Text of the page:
Building a strong web presence isn’t something we should put off. In our last publication, we discussed the keys to digital marketing success in 2015 and, supported by some interesting statistics, we explained why those items were so important. With your web presence becoming a deciding factor in customers’ purchase decisions, your web presence should be a major focal point of your marketing for 2015. In order to better understand your existing web presence and to help you evaluate options for improvement, it’s important that you become aware of how to build a strong web presence and the terminology used in the process.

Hosting/Domain

Every website consists of a bunch of files. These files describe the layout, look and feel, functionality, and more of your website. These files have to be accessible to users on the Internet, so the files must be hosted on a server somewhere that enables this function. Hosting the files that drive your website is a key component of your web presence, and it’s an important point of discussion, since not all hosting is created equal. When evaluating hosting options, keep in mind the skill of those in charge of your hosting, whether there is an uptime guarantee or not, how/when security fixes get applied and who is responsible, the customer support quality and, of course, the cost of the service.

Another key part of your web presence is your domain name. The domain name describes the address which users will use to access the files stored on your hosting server. It is your “www.whatever.com.” It’s also an important factor in your search engine optimization, which we’ll discuss later. There are associated costs with domain names, since you are reserving the rights to that domain name for your own use. The business through which you will register your domain name is known as a “domain registrar.” Domain registrars all offer pretty much the same service, so it’s really just a matter of finding the best price.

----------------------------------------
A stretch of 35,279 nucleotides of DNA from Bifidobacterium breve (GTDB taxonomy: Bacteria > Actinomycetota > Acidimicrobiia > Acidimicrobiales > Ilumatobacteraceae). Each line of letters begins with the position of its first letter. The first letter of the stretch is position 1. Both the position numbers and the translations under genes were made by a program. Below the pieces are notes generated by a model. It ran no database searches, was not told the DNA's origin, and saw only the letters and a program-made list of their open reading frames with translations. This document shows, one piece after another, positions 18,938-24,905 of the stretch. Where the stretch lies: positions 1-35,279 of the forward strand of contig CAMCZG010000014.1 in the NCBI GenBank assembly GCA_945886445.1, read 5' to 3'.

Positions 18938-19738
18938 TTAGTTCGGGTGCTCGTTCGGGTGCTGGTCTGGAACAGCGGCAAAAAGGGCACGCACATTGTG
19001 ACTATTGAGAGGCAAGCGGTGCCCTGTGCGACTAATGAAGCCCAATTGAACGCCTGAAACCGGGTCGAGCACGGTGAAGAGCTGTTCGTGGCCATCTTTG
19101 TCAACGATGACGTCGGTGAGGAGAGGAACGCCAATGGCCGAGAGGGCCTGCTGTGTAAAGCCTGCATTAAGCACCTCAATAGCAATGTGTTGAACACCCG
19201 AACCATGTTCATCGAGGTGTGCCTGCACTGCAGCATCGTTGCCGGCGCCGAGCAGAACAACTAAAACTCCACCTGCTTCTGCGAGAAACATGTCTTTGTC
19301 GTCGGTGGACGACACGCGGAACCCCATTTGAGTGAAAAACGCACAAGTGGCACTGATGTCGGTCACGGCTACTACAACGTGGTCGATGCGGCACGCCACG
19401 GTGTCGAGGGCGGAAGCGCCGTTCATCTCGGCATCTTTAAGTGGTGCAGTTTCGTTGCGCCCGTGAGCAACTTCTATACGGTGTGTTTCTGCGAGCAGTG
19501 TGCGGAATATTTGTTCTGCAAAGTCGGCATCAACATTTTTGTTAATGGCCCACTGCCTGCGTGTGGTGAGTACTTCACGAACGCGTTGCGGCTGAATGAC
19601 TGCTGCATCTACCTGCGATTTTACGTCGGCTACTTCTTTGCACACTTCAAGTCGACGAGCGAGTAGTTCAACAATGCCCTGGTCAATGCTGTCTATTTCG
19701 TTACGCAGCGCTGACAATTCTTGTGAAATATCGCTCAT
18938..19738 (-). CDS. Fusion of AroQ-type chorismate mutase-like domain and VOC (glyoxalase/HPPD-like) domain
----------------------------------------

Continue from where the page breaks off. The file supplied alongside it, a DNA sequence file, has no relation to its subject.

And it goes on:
Content Management System (CMS)

All of our clients have inquired about the ability to update content on their website at their own discretion, on the fly, without additional help or costs. The software behind a website that powers this sort of functionality is known as a Content Management System. There are many options when it comes to choosing a CMS, but a quick Google search on the topic will give you the stats you need to know to decide which CMS deserves your trust.

Web Design vs. Web Development

Web design and web development are often used interchangeably in conversation. However, in reality, they refer to two different processes within the grander process of building a website. Web design refers to the process of visually designing the look and feel of a website, while web development is taking that design and building it. Not all design is equal, so don’t be fooled by whatever title is on a business card. Browsing and comparing portfolios is your best bet for finding a great web designer.

Mobile-site vs. Mobile App vs. Responsive Design

When Internet-enabled mobile devices first came into existence, websites had to have entirely separate pages to support mobile browsing. This eventually changed as smartphones and mobile apps grew in popularity.  However, a business still had to have a completely separate codebase developed to create the mobile app, which was cost prohibitive for many. More recently, we’ve hit the age of “responsive” design, where the website being viewed responds to the device it is being viewed on and readjusts itself for an optimum viewing experience. This really broke the cost barrier and opened the doors for many small businesses to have a mobile optimized website (which affects search engine ranking on mobile searches) without astronomical costs.

Accessibility

The Ontario government has published their plans for a fully accessible Ontario by 2025. This includes all public, private, and not-for-profit companies and their websites. The website accessibility guidelines set out by the government are detailed in the Web Content Accessibility Guidelines (WCAG) 2.0. Within these guidelines, there are three different levels of accessibility ranked ‘A’ through ‘AAA,’ with ‘AAA’ being the highest degree of accessibility. Included in the WCAG 2.0 are guidelines for ensuring proper content structure, sufficient contrast, captions for multimedia objects, keyboard-enabled browsing, sufficient time to complete website tasks, optimization for screen readers, avoidance of blinking lights, sufficient form validation and feedback, and more.